We’ve been seeing a lot of spilled ink lately about just who is going to be NBA MVP and just which 15 anointed players will be on the first, second and third all-NBA teams.

And, par for the course, the All-NBA First Team included James Harden, LeBron James, Kevin Durant, Damian Lillard and Anthony Davis — all who have toiled in the playoffs. Ditto for the Second and Third Teams, that had no non-playoff team nominees.

The NBA All-Defensive First and Second Teams were announced Wednesday and not one player from a non-playoff squad was named, either.

Not one decent to great player from a non-contender will probably get any love at all from the league.

Other than the rookies of course, where guys like Kyle Kuzma of the Lakers and Lauri Markkanen of the Chicago Bulls made the NBA All-Rookie first team. On the second unit were the Lakers’ Lonzo Ball, Sacramento’s Bogdan Bogdanovic, Atlanta’s John Collins, the Suns’ Josh Jackson and Dennis Smith Jr. of Dallas.

In our opinion, though, being a great player on a mediocre to bad team shouldn’t limit them from getting a sniff at off-season glory. Here are 15 good to great players from non-playoff teams we think are ideal for our first, second and third NBA All-Snubbed teams, starting with the third squad.

15. PG Jamal Murray, Denver Nuggets – All-Snubbed Third Team

After a good rookie season that saw the Kitchener, Ontario born Murray make the 2016-17 NBA All-Rookie Second Team, he broke out to become one of the better point guards this season. Denver sported a winning record of 46-36, narrowly missing the playoffs (by one game to 8th place Minnesota). He started just 10 of 82 games for the Nuggets in his freshman campaign and this year started 80 of 81, increasing his average floor time over 10 minutes per game (from 21.5 to 31.7). All his numbers, then, jumped appreciably. He finished the season with 16.7 points per game, putting him 11th among all point guards in scoring. He also added 3.7 rebounds, 3.4 assists and 1.0 steals per game. He gets All-Snubbed Third Team point guard status due to the fact that when his team won six of seven down the stretch (beating some playoff bound squads) to make things interesting, he averaged 18.1 points and 5.0 assists.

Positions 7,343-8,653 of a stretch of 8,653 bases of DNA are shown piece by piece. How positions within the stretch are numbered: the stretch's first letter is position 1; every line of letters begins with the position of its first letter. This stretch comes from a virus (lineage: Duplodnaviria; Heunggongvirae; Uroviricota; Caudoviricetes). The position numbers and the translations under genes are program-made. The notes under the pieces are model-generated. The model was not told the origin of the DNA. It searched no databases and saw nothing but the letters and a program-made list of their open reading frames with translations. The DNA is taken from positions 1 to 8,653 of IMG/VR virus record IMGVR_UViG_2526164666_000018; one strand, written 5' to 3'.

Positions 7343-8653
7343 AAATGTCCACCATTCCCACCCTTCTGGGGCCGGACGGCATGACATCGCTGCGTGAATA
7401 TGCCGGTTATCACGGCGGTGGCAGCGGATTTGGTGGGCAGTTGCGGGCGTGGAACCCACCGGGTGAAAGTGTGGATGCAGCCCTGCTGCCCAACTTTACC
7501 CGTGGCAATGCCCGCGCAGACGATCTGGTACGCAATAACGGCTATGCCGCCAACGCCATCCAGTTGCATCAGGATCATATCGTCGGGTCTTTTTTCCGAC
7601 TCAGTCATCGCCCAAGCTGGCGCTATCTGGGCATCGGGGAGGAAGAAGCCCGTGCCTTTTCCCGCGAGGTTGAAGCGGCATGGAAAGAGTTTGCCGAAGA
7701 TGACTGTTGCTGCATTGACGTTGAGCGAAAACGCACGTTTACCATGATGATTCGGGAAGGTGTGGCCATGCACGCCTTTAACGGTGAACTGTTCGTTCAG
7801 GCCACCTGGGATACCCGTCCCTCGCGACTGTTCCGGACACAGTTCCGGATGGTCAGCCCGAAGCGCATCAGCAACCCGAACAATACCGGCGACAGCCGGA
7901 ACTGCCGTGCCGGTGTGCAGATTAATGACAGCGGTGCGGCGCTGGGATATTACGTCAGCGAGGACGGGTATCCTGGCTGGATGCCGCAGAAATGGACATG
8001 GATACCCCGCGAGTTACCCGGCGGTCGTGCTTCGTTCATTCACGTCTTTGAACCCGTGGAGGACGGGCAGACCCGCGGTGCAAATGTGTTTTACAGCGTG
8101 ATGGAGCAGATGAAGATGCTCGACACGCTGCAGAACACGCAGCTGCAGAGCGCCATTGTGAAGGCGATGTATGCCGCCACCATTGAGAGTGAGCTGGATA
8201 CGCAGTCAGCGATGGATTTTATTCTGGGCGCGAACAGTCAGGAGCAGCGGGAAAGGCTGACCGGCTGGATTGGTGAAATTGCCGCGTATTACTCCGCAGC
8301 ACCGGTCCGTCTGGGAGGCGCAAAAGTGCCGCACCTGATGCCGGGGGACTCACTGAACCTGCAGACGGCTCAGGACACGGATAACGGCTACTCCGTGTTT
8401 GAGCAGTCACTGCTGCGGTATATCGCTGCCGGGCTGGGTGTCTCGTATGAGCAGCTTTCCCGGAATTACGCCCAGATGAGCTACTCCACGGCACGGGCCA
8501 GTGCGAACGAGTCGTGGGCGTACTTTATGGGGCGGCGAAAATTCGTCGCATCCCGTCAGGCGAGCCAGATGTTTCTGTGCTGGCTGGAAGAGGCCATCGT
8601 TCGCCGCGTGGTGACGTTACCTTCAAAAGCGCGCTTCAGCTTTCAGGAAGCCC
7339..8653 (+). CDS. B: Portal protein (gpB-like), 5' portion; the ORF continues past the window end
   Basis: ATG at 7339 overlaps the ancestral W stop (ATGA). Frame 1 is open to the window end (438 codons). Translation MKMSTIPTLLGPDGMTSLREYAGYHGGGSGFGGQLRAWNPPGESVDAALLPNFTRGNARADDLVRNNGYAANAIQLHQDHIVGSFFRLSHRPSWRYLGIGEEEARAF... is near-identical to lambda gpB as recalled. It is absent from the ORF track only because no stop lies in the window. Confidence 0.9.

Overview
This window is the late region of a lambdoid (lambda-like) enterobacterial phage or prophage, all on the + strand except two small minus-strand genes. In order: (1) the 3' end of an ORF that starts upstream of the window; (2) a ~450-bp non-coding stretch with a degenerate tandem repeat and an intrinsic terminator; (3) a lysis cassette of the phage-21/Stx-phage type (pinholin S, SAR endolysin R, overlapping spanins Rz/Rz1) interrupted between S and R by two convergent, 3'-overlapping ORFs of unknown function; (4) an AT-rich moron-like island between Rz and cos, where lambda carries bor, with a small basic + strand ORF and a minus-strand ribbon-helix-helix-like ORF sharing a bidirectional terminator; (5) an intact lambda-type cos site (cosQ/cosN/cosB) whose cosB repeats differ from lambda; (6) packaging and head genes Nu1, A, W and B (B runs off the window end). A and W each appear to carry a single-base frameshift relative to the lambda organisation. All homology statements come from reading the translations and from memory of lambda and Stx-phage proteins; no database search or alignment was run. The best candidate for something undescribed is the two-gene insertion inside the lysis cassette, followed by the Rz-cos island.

(AP Photo/Sue Ogrocki)

14. SG Allen Crabbe, Brooklyn Nets – All-Snubbed Third Team

Playing for a good team is easy, imagine suiting up for much-chided Brooklyn game in and game out. The Nets’ Allen Crabbe is living proof that toiling in a tough market can actually make a player better. Originally drafted by the Cleveland Cavaliers, 31st overall in 2013 out of Cal (and then traded to Portland), Angelino Crabbe has improved year over year. The Trail Blazers got four seasons of steady development out of the 6’6″ shooting guard, then dealt him to Brooklyn for Andrew Nicholson last summer. He made an instant impression, earning a starter’s role and posting career highs in points (13.2; 16th overall among all SGs), rebounds (4.3), assists (1.6) and blocks (0.5) in 75 games. Crabbe is awarded All-NBA Third Team status based on the aforementioned numbers as well as for the fact he finished strong. Evidence of this can be found in his line in a April 5 victory over Milwaukee, where he scored 25 points and had seven rebounds and seven assists.

(AP Photo/Kathy Willens)

13. PF Aaron Gordon, Orlando Magic – All-Snubbed Third Team

Patience has paid off for the Magic, who have let for former fourth overall pick Gordon progress at a nice steady pace since he debuted in 2014. He’s just completed his fourth season and can be considered among the top 10 at his position. The 6’9″ power forward finished sixth among all of his confreres in scoring at a 17.6 points per game clip, which was also a career high. Included in his above average production was increased volume and success from three-point range. He dropped 115 of 342 attempts from beyond the arc for a career-best 33.6 percentage. Room for improvement there, yes, but a sign he is willing to amp up his game. As for the rest of his game, particularly on defence, Gordon was sixth among power forwards in rebounds (7.9), eighth in steals (1.02) and 13th in blocks (0.78). Gordon is a free agent this year and will command a lot of attention.

(AP Photo/John Raoux)

12. SF Taurean Prince, Atlanta Hawks – All-Snubbed Third Team

The Hawks were pretty awful this season, finishing dead last in the Eastern Conference at 24-58. However, for every cloud there is a silver lining and in the case of the Hawks there are at least two. One, they jumped up the draft order one place and will get a real good player at no. 3, and two, former 12th overall selection and second-year pro Taurean Prince established his cred as a bona fide starter. The Baylor grad repaid the Hawks faith in him in 2017-18, starting all 82 games and scoring 14.1 points (13th among small forwards), and adding 4.7 rebounds, 2.6 assists, 1.0 steals and 0.5 blocks. Prince, who nearly doubled his minutes from his rookie campaign, was pretty darned good from three-point territory, hitting 176 of 457 attempts for a 38.6 percent success rate, which was 14th among all small forwards. He also posted five double-doubles, which was one more than big name players at his position like Paul George and Jayson Tatum.

(AP Photo/Eric Christian Smith)

11. C Nikola Jokic, Denver Nuggets – All-Snubbed Third Team